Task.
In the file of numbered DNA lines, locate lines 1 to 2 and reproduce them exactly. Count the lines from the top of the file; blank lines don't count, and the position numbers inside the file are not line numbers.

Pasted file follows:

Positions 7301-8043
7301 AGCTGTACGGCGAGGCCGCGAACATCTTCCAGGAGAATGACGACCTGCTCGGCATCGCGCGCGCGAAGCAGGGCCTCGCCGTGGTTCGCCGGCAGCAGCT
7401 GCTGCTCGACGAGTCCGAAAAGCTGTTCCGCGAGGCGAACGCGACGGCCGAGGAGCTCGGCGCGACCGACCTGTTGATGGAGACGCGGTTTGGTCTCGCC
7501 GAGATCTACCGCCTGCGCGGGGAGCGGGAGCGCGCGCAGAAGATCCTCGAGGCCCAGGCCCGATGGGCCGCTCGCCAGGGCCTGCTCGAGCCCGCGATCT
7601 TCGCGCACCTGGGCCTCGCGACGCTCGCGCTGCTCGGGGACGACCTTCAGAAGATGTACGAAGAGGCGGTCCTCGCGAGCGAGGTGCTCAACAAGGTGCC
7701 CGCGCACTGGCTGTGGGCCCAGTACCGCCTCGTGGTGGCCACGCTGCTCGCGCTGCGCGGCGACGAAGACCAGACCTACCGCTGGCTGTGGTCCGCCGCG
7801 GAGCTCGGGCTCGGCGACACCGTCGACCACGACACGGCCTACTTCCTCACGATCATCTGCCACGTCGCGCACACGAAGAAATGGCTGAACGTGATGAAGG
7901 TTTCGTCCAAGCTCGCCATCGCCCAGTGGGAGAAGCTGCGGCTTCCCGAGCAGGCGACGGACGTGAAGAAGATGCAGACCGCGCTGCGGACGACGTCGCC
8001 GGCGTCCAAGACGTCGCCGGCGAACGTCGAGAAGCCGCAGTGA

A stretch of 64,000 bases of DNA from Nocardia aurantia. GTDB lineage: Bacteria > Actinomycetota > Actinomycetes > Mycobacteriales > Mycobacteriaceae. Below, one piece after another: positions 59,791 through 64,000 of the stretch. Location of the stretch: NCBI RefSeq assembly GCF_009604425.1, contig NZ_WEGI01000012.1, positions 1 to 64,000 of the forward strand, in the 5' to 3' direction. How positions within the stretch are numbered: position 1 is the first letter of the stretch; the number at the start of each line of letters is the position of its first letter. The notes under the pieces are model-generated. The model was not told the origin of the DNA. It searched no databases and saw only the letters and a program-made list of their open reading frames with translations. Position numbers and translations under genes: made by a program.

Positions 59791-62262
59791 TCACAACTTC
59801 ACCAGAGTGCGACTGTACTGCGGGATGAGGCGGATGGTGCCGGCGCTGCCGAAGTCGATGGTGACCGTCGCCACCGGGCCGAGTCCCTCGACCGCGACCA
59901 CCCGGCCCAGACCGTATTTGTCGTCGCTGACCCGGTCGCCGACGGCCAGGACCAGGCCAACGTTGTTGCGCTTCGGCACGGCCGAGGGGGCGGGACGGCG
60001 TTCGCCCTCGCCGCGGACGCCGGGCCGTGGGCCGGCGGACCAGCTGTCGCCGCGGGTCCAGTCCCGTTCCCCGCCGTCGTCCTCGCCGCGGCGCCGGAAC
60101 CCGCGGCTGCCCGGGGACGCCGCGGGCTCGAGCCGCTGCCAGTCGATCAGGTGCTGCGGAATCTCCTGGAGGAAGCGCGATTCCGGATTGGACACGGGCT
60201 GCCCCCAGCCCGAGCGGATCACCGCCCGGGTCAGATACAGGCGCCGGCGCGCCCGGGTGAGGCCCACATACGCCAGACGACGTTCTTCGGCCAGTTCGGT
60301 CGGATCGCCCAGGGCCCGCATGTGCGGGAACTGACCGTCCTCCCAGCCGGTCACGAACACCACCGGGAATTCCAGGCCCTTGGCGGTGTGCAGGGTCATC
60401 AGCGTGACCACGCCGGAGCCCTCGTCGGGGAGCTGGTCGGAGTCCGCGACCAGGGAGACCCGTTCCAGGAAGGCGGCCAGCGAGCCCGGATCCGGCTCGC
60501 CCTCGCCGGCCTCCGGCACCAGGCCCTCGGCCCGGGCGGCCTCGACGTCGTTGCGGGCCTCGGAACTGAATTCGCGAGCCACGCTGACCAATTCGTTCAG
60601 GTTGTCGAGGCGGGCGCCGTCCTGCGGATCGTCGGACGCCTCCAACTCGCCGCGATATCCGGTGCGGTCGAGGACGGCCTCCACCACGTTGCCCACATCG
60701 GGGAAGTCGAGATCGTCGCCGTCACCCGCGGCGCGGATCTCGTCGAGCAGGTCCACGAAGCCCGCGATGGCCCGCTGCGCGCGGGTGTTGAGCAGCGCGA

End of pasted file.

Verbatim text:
Positions 7301-8043
7301 AGCTGTACGGCGAGGCCGCGAACATCTTCCAGGAGAATGACGACCTGCTCGGCATCGCGCGCGCGAAGCAGGGCCTCGCCGTGGTTCGCCGGCAGCAGCT